His classification, in some instances, differs from those of the older writers, viz.: insidious iritis is designated as uveitis and serous iritis as cyclitis. In the chapter on sympathetic ophthalmia the statement is made that the sight of the exciting eye is lost, the chance of recovery of the sympathizing eye is much better if the exciting eye is promptly removed, There are still some authorities who will not accept this, but the writer has voiced the opinion of the more recent observers.

The lucid text and simplicity of expression of the chapter on diseases of the crystalline lens will carry the reader along with a

sense of pleasure. He will also derive equal satisfaction from the pages on “pupillary reactions." The average text book on ophthalmology deals with this very important subject in a manner anything but comprehensible and the student must go to the works on the anatomy of the nervous system or physiology where he immediately becomes confused.

The chapters on refraction are unimpeachable and while the practitioner of ophthalmology could readily understand and appreciate Dr. Jackson's methods, the beginner might find it difficult; yet there is nothing that would be obscure to or beyond the average oculist and the subject is treated wholly from a practical standpoint. Like all exponents of what may be termed the “ Philadelphia School of Refractionists,” he considers “Skiascopy;" or, according to Thorington, "Retinoscopy," the only accurate and infallible method of estimating astigmatic errors. A difficult method to master, it is here placed before the student simply and intelligently.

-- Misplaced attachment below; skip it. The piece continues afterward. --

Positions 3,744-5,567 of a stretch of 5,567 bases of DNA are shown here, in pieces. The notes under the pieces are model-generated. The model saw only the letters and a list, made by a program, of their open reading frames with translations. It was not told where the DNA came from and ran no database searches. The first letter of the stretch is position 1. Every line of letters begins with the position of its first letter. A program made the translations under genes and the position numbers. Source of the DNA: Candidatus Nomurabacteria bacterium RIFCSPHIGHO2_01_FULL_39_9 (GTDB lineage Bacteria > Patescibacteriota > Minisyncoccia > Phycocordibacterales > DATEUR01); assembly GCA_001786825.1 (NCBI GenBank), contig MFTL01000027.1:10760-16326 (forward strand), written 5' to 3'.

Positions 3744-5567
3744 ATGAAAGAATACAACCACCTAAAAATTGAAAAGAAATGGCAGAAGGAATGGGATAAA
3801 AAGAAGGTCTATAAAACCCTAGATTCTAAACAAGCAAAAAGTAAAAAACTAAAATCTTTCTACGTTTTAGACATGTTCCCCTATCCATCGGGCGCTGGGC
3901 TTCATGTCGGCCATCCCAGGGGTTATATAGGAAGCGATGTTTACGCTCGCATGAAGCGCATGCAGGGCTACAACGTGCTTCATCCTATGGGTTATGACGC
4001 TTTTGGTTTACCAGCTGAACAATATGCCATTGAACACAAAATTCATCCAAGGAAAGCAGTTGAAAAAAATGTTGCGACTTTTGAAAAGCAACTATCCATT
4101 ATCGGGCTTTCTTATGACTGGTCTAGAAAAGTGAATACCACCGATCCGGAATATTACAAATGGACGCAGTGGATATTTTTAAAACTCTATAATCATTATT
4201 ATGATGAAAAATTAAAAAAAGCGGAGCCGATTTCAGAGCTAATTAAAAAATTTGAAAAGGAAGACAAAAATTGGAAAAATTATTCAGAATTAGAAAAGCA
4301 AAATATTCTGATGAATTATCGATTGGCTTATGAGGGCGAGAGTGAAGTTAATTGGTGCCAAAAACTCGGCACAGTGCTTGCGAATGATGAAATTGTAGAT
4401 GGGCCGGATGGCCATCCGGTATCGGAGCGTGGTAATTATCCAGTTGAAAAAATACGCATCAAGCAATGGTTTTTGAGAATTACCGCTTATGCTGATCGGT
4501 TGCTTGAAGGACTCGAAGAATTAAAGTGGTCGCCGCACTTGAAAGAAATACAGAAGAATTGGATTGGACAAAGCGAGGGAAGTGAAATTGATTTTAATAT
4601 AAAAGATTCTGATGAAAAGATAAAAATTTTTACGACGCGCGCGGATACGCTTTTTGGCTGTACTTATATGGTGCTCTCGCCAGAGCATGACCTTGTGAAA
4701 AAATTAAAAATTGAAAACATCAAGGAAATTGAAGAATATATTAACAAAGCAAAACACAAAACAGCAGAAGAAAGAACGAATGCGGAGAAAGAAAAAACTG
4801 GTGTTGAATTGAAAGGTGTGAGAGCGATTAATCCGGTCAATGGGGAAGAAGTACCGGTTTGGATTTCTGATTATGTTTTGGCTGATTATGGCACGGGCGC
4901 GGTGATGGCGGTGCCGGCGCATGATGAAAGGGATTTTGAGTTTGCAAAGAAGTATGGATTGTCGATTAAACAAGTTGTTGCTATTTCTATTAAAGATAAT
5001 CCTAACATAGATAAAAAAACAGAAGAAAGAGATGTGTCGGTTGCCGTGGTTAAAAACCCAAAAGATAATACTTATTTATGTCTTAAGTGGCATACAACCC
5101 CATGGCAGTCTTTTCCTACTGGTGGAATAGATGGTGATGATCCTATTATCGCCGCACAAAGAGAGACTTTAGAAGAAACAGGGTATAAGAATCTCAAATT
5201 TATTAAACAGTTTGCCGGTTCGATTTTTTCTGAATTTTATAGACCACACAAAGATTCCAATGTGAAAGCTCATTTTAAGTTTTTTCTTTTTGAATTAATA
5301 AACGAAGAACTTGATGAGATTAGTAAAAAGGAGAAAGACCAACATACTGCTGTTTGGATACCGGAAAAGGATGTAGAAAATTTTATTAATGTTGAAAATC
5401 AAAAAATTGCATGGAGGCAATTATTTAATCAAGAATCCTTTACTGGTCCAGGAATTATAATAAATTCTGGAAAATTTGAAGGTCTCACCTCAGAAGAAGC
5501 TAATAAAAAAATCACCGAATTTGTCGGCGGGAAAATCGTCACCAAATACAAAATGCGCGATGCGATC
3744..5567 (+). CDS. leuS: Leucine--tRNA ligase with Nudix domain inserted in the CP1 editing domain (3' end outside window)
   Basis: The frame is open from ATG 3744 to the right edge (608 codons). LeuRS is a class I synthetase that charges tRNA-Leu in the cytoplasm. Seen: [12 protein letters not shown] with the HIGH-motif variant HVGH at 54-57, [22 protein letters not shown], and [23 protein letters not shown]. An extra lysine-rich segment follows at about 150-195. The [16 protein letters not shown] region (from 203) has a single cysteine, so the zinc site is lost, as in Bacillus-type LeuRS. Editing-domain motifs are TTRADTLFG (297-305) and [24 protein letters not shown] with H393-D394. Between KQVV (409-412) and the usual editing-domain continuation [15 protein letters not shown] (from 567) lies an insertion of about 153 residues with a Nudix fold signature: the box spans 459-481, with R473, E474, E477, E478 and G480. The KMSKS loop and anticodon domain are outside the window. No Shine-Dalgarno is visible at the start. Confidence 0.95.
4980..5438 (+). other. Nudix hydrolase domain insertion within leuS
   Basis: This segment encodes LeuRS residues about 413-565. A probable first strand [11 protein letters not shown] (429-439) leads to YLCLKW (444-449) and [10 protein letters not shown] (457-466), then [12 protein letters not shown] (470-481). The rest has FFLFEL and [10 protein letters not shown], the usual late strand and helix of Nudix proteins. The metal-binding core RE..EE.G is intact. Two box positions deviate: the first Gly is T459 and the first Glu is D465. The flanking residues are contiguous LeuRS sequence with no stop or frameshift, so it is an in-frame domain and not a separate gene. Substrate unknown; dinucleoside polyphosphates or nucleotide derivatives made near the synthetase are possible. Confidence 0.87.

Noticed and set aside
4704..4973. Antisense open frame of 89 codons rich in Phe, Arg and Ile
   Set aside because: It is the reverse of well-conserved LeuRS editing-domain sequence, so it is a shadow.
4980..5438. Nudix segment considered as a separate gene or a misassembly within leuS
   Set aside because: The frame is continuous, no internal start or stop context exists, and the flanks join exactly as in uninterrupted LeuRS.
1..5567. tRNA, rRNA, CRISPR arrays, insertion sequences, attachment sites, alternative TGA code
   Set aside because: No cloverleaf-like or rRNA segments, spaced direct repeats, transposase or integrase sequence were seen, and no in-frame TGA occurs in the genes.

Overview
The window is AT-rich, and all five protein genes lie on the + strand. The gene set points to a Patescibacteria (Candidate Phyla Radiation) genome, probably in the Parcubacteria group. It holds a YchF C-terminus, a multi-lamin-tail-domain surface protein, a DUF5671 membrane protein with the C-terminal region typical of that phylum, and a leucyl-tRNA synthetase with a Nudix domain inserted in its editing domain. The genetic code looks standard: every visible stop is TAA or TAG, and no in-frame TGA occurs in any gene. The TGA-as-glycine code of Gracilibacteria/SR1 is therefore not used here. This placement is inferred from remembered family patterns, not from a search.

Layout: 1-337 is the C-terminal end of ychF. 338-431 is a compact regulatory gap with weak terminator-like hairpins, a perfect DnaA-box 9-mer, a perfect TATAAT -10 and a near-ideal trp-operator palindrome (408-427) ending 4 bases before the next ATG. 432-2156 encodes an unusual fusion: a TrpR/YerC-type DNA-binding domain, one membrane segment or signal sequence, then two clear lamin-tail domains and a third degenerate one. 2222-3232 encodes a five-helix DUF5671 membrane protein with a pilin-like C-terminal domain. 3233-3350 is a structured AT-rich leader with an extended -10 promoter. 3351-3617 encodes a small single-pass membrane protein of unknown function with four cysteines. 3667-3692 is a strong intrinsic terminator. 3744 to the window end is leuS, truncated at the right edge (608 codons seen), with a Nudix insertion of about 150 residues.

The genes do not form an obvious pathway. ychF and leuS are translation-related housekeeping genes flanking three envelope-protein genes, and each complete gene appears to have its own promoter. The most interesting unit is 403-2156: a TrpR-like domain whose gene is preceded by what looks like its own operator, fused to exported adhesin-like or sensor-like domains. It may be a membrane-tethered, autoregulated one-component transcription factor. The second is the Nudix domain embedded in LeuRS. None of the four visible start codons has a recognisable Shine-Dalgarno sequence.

The newer drugs are mentioned in relation to their therapeutic application: Protargol in diplobacillus conjunctivitis, purulent conjunctivitis and obstruction of the nasal duct; and Cassaripe in suppurating ulcer of the cornea as used by Chandler and Risley.

The bibliography at the end of each chapter is a valuable adjunct and furnishes the student with a broad field for study and reference.

On the whole the author has written an excellent and very practical working volume and one which we can heartily recommend.

H. S. P.

Operative Surgery. By Joseph D. Bryant, M. D., Professor of the

Principles and Practice of Surgery, Operative and Clinical Surgery, University and Bellevue Hospital Medical College; Visiting Surgeon to Bellevue and St. Vincent's Hospitals; Consulting Surgeon to the Hospital for Ruptured and Crippled, Woman's Hospital, and Manhattan State Hospital for the Insane; Fellow of the American Medical Association; former President of the New York Academy of Medicine; President of the New York State Medical Association, etc. Vol. I. General Principles, Anæsthetics, Antiseptics, Control of Hæmorrhage. Treatment of Operation Wounds, Ligature of Arteries. Operations on Veins, Capillaries, Nervous System, Tendons, Ligaments, Fasciæ, Muscles, Bursæ and Bones. Amputations, Deformities. Plastic Surgery. This volume contains seven hundred and forty-nine illustrations, fifty of which are colored.

New York: D. Appleton & Company, 1899. This is the third edition of Dr. Bryant's well-known work, although the fact is not stated upon the title page. Readers of the first edition, who were disappointed that such a promising text should have been marred by the printer, will be gratified that the author has seen fit to rescue his book, and has in the two succeeding editions not only remodelled but has enlarged and modernized it, so that now it represents the best thought upon operative surgery and takes rank among the most practical treatises upon the subject in the English language. The peculiar feature of the book which entitles it to this high praise is the fidelity with which the consecutive steps of operations are described from the primary anatomical considerations throughout the details of the technique.